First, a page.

More Black Students Persist and Earn their Degree at UCLA with Help from the Black Male Institute
By Mai P. Tran, ECMC Foundation
Black History Month celebrates the achievements of African Americans and their role in shaping American history. At ECMC Foundation, we're changing things up a bit, and recognizing the Black Male Institute, a course series at the University of California, Los Angeles making a critical difference in the lives of black students.
DaMonte Jones pictured at the University of California, Los Angeles
It can be daunting to be at a college where you are part of an underrepresented minority group of students. At the University of California Los Angeles (UCLA), a large public university of 45,000 students only 4.8 percent are African American.
For DaMonte Jones and other black students on campus, this means a constant battle of trying to fit in and establish one's identity on campus. Jones, now a junior studying Anthropology at UCLA, says the campus climate initially left him feeling limited in what he was capable of accomplishing. At the start of his freshman year, Jones was eager to become involved with campus politics, residential life, academic/career counseling, among other student life activities, but says he didn't think this was possible.
When he didn't see many black students leading these student life activities, he says "it felt very discouraging." At that time, Jones decided to place these aspirations on a pause.
The problem of underrepresentation is not exclusive to UCLA, but exists broadly across colleges and universities in the country: While black student enrollment witnessed small gains since 1994 from 11 percent to 14 percent of the student population, at top-tier universities the statistic has remained flat at 6 percent.
In addition, the gap of degree completion between black students and students of other races continues to be troubling. In 2011, the 6-year graduation rate at four-year colleges was 40 percent for black students compared to 51 percent for Hispanic, 62 percent for white, and 69 percent for Asian students.
Seeing few of one's peers enrolled at an institution and seeing even fewer succeeding can be discouraging for many students, including Jones. However, Jones says his mindset began to shift and confidence grow halfway through his freshman year after joining the Black Male Institute (BMI), a group on campus dedicated to improving the educational experience of black students at UCLA.
Formed on campus in 2010, BMI began as a research course. During that formative year, a study BMI researchers completed revealed that black men at UCLA overwhelmingly face obstacles to college retention and degree completion. Challenges include financial barriers, lack of support networks for both emotional and academic success, to name a few. The study also revealed that an intervention consisting of mentoring, supplemental nonacademic instruction and monitoring can increase the likelihood of persistence and degree completion.
"While UCLA is a resource rich place, black males were not accessing these resources," said Dr. Samarah Blackmon, associate director, Black Male Institute. "When you're part of a marginalized group…sometimes, students might even think they don't have the right to access resources."
As a result of the study, in 2011, BMI created BLACKLIMATED, a two-year program that assists black male freshmen and transfer students in their successful navigation of the UCLA campus. The course introduces students to everyday resources in mental health, financial literacy, social life and residential life. It also focuses on skill-building strategies that are critical for academic success, such as study habits, stress management, and more. During their second year, students meet weekly with faculty mentors who introduce them to research and potential career paths. The same program tailored to black female students, Sister-to-Sister, was started in 2014.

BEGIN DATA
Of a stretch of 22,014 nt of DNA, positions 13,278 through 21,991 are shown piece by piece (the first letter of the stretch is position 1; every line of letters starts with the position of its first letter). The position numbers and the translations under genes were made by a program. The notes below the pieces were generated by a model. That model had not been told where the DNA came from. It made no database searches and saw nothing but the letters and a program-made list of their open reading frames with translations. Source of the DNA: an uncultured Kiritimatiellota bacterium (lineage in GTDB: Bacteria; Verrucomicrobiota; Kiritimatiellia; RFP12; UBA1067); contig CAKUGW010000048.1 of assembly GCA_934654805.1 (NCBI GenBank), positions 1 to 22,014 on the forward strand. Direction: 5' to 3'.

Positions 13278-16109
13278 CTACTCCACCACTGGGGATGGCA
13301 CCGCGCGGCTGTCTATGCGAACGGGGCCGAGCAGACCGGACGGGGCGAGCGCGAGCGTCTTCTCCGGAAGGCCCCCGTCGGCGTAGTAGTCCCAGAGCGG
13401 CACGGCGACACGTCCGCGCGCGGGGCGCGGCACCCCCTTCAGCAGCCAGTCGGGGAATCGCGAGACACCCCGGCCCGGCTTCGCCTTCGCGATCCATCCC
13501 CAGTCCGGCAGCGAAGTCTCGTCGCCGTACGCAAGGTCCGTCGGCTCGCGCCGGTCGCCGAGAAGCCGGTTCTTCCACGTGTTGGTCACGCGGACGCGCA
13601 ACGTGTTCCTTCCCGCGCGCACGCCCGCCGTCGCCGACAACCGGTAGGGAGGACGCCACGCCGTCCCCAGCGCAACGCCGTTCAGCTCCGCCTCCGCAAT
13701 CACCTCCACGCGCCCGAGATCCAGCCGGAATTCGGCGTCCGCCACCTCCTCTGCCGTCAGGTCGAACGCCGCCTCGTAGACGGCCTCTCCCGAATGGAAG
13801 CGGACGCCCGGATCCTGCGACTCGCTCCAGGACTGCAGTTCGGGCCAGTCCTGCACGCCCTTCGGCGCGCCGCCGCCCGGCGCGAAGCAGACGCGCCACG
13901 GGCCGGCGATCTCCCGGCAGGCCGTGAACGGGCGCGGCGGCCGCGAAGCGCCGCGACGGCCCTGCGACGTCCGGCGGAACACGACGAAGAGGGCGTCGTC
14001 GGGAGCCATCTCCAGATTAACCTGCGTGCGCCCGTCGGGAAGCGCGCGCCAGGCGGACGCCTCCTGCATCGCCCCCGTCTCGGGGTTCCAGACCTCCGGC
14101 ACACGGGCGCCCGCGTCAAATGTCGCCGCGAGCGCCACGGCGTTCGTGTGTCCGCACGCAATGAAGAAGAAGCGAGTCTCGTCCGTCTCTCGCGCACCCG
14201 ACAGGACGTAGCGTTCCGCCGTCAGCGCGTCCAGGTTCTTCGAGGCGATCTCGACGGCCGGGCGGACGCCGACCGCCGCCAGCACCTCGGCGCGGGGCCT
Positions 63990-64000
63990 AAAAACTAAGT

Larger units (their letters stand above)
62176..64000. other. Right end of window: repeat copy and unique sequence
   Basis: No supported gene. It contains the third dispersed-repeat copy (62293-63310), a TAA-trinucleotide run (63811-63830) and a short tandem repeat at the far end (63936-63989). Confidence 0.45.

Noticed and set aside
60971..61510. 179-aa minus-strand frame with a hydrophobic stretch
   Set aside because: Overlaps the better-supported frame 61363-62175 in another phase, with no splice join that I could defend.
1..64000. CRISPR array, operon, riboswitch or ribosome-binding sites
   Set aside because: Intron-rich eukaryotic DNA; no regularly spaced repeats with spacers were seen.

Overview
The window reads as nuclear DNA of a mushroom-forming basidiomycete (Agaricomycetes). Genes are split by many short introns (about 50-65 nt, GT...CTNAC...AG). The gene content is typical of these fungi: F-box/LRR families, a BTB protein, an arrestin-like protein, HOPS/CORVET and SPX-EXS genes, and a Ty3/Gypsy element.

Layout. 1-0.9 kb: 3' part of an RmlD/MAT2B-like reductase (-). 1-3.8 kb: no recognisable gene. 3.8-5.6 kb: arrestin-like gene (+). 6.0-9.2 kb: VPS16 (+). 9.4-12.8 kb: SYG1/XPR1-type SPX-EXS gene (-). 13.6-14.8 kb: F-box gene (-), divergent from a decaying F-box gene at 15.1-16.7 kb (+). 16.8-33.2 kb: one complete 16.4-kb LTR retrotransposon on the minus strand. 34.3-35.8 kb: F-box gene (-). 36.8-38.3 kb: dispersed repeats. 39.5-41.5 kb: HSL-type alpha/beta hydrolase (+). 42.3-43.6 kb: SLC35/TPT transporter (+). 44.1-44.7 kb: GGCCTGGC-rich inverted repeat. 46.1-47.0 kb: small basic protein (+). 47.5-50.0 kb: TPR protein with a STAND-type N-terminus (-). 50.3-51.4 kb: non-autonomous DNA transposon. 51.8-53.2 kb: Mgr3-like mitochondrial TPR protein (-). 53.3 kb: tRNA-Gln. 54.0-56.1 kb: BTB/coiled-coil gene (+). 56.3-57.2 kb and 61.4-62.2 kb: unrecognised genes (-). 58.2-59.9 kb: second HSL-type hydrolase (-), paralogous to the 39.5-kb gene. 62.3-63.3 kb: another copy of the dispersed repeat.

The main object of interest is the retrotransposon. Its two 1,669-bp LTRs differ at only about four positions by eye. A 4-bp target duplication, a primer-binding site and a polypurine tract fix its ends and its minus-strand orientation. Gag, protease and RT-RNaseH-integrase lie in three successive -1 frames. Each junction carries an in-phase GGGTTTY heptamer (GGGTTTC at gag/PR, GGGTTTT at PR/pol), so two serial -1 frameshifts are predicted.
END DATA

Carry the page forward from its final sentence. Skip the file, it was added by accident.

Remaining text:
Dr. Nicole Green lecturing at a BLACLIMATED class
More than just a program that connects black students to resources, BMI is culturally relevant to the black community. "For instance," Blackmon shared, "there is a taboo in the black community against accessing mental health services. BMI works to demystify mental health services, while also pulling apart deeply-held beliefs about it."
The stigma against asking for emotional help and support is one topic addressed in BLACKLIMATED. Dr. Nicole Green, a UCLA campus psychologist, covers topics of stress and anxiety for black students and provides information on how to access help.
ECMC Foundation team members Angela Sanchez and Mai Tran with Dr. Nicole Green and Dr. Tyrone Howard.
Dr. Tyrone Howard, professor of education and director of UCLA's Black Male Institute, at a recent class, urged students to let go of their fears and barriers: "Black men hurt. Black men feel. When things get rough, you have to tell us what you need."
In 2015, ECMC Foundation partnered with BMI to fund the program for 40 first-year students. Preliminary evaluation data shows promising results: GPA and units completed among participants are higher than black students who did not participate in the program. Also, all participants remained enrolled at UCLA and persisted on to their second year.
Aside from grades and units, BMI most importantly empowers black students.
"BMI helped me break through my barriers," Jones says. "The black community can oftentimes feel confined in a box in terms of what we're capable of. BMI pushes us outside our boundaries." With encouragement from BMI's mentors and his fellow colleagues, Jones went on to become a tutor, a residential advisor, counselor and teaching assistant.
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